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Regulation of calcitonin gene-related peptide expression through the COX-2/mPGES-1/PGE2 pathway in the infrapatellar fat pad in knee osteoarthritis

Lipids in Health and Disease201817:215

https://doi.org/10.1186/s12944-018-0864-8

  • Received: 10 August 2018
  • Accepted: 4 September 2018
  • Published:

Abstract

Background

The infrapatellar fat pad (IFP) is implicated in knee osteoarthritis (KOA). Calcitonin gene-related peptide (CGRP), a vasoactive neuropeptide expressed in joint tissues and synovial tissues (ST), was recently found to be associated with KOA progression and pain. CGRP is expressed in the IFPs of human KOA patients; however, its regulation has not been elucidated.

Methods

IFPs and STs were harvested from 138 KOA patients during total knee replacement (TKR) and analyzed for CGRP, cycloxygenase-2 (COX-2), and microsomal prostaglandin E synthase-1 (mPGES-1) expression using real-time polymerase chain reaction (PCR). To investigate CGRP regulation by prostaglandin E2 (PGE2), adipocytes (Ad) and the stromal vascular fraction (SVF) were harvested from IFPs using collagenase. Synovial cells (SYC) were also harvested from ST and stimulated with vehicle (serum-free culture medium), PGE2, or CGRP.

Results

CGRP, COX-2, and mPGES-1 expression levels were significantly higher in IFPs than STs. PGE2 stimulation increased CGRP expression in Ad, the SVF, and SYC; however, CGRP expression was significantly higher in PGE2-stimulated SVF than PGE2-stimulated SYC. CGRP stimulation had no effect on COX-2 or mPGES-1 expression.

Conclusions

CGRP expression in the IFP of KOA patients is regulated by the COX-2/mPGES-1/PGE2 pathway.

Keywords

  • Calcitonin gene-related peptide/SE
  • Osteoarthritis, knee
  • Adipose tissue/PP
  • Prostaglandin E2

Background

The infrapatellar fat pad (IFP) is located adjacent to the synovial tissue (ST). Several studies have suggested that factors produced in the IFP are linked to inflammation in the knee joint and could contribute to the development of knee osteoarthritis (KOA) [1, 2]. These factors have not yet been elucidated.

Calcitonin gene-related peptide (CGRP) is a vasodilatory neuropeptide. Several studies have linked elevated levels of CGRP in ST, the IFP, and joint capsule with the development and intensity of osteoarthritis (OA) pain [38]. For example, synovial CGRP expression is increased in patients with painful KOA [8]. We previously reported that CGRP is expressed in the IFP. Moreover, CGRP expression levels are correlated with OA grade [9]. These observations suggest that CGRP in the IFP may be a therapeutic target for KOA.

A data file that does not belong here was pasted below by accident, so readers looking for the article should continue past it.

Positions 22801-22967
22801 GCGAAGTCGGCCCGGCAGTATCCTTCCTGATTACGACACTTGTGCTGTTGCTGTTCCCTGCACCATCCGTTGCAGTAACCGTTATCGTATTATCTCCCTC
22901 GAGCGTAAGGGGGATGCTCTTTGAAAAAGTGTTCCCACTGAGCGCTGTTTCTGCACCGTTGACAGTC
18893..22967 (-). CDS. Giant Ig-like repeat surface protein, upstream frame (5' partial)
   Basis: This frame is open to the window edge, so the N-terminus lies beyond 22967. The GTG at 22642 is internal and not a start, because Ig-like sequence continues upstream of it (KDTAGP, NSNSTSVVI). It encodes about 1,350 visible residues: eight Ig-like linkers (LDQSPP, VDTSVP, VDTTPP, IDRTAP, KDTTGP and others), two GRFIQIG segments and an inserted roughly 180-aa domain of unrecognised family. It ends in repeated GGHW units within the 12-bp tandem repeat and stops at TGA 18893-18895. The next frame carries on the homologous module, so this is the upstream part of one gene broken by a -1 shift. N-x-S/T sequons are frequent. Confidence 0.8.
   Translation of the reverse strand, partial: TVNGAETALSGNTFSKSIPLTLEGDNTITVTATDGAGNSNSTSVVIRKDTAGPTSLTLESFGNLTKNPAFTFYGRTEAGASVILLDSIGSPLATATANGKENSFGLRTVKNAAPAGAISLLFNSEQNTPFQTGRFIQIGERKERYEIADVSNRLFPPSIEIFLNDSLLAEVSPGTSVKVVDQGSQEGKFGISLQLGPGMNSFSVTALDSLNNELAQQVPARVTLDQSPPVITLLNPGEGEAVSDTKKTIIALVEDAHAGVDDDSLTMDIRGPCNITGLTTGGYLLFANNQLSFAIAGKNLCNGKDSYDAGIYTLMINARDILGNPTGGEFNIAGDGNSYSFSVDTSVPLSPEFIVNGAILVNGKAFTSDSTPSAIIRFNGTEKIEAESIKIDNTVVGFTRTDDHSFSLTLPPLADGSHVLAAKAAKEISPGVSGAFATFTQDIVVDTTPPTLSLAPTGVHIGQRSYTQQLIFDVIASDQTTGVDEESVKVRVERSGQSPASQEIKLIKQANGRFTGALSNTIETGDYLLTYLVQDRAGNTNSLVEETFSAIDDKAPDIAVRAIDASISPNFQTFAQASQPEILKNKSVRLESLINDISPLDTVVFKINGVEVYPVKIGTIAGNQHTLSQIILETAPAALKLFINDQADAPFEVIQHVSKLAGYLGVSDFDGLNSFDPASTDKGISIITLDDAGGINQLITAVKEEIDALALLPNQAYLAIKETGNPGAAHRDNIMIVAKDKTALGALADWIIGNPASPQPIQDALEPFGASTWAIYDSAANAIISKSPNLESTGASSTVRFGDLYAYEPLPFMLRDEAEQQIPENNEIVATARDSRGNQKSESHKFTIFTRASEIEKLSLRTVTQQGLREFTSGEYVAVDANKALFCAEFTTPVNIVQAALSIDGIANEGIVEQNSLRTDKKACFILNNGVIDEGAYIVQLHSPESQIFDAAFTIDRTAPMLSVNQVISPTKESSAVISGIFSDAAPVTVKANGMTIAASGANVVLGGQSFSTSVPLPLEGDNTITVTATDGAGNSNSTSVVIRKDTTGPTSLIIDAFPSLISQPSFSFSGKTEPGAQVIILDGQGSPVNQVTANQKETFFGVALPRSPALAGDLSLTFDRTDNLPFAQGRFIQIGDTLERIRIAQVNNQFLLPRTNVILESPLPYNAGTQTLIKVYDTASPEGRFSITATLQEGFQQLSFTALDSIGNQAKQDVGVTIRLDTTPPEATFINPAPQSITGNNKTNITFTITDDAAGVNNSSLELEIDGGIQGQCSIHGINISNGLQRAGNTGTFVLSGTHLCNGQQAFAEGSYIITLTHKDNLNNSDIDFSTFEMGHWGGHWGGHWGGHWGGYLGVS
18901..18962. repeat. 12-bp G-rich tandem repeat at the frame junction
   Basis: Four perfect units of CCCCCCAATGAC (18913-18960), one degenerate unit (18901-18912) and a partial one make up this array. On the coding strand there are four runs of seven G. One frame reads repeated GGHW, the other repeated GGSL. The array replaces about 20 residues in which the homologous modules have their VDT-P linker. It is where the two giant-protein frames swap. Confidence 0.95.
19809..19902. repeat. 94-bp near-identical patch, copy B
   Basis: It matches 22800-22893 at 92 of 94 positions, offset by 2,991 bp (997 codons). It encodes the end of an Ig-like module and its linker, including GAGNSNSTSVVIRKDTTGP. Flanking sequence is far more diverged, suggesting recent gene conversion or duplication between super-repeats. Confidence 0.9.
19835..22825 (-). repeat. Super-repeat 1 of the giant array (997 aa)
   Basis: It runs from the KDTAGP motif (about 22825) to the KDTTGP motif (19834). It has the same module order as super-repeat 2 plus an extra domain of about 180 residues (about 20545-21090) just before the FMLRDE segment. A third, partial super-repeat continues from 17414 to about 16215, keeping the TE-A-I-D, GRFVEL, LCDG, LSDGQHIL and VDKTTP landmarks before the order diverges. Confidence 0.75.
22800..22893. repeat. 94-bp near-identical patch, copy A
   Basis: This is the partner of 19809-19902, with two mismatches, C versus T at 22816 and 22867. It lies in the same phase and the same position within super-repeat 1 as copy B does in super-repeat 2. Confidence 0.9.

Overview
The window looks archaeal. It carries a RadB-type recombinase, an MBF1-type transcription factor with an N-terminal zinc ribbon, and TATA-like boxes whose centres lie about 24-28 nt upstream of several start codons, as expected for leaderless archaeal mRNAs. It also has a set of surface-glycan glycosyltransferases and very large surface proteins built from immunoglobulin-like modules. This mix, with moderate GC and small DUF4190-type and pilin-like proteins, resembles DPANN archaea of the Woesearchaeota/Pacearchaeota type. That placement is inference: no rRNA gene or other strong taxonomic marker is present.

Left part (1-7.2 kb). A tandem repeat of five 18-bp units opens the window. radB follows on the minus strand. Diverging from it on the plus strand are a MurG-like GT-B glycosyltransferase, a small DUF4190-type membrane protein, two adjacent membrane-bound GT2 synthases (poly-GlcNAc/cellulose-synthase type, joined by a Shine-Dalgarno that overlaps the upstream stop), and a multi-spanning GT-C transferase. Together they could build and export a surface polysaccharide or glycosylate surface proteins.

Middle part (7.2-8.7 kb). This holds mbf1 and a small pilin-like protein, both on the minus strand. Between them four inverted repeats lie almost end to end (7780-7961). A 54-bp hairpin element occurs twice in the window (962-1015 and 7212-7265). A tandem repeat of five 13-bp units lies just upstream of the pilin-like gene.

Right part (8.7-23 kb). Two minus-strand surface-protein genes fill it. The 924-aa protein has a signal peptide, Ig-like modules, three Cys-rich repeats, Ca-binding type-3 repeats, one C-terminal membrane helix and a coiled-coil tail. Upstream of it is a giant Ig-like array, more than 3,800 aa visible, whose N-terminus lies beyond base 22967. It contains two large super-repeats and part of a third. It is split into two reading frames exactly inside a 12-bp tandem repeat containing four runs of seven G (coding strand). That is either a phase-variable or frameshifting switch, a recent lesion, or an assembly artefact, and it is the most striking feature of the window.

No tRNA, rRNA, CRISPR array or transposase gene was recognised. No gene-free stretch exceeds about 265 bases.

Previous studies have reported that CGRP expression in neural cells, synovial fibroblasts, and epithelial cells is regulated by inflammatory mediators such as tumor necrosis factor-α (TNF-α), interleukin-1β (IL-1β), and prostaglandin E2 (PGE2) [5, 1012]. IFP also releases inflammatory mediators [1315]. IFP produced interleukin-6 (IL-6) compared to subcutaneous adipose tissue (ScAT) [14]. Eymard et al. reported that the IFP releases higher levels of PGE2 than subcutaneous adipose tissue (ScAT) [13]. We previously reported a correlation between CGRP expression levels and COX-2 expression in the IFP of KOA patients [9]. CGRP expression in synovial fibroblasts is also regulated by the COX-2/PGE2 pathway.

We hypothesize that PGE2 regulates CGRP expression in the IFP. Here, we investigated CGRP regulation in the IFPs of KOA patients.

Methods

Harvesting IFP and ST samples

A sample size of 138 patients was deemed sufficient according to a power calculation using G*POWER3 (alpha = 0.05, power = 0.80). The study subjects included all patients who underwent primary TKA for OA in Kitasato University Hospital. The mean ± SD age of the patients was 73.0 ± 7.8 years, and the mean ± SD body mass index (BMI) was 26.2 ± 4.3 kg/m2. The Kellgren-Lawrence (KL) grades among the patients were: KL2 = 3, KL3 = 53, and KL4 = 82 patients. This study protocol was approved by the Kitasato University Medical Ethics Organization (permission number KMEO B13–113). Each patient provided informed consent for participation in this study the day before surgery. IFPs and STs were harvested at the time of total knee replacement surgery. A portion of each IFP and ST sample was instantly frozen in liquid nitrogen and stored at − 80 °C until RNA extraction.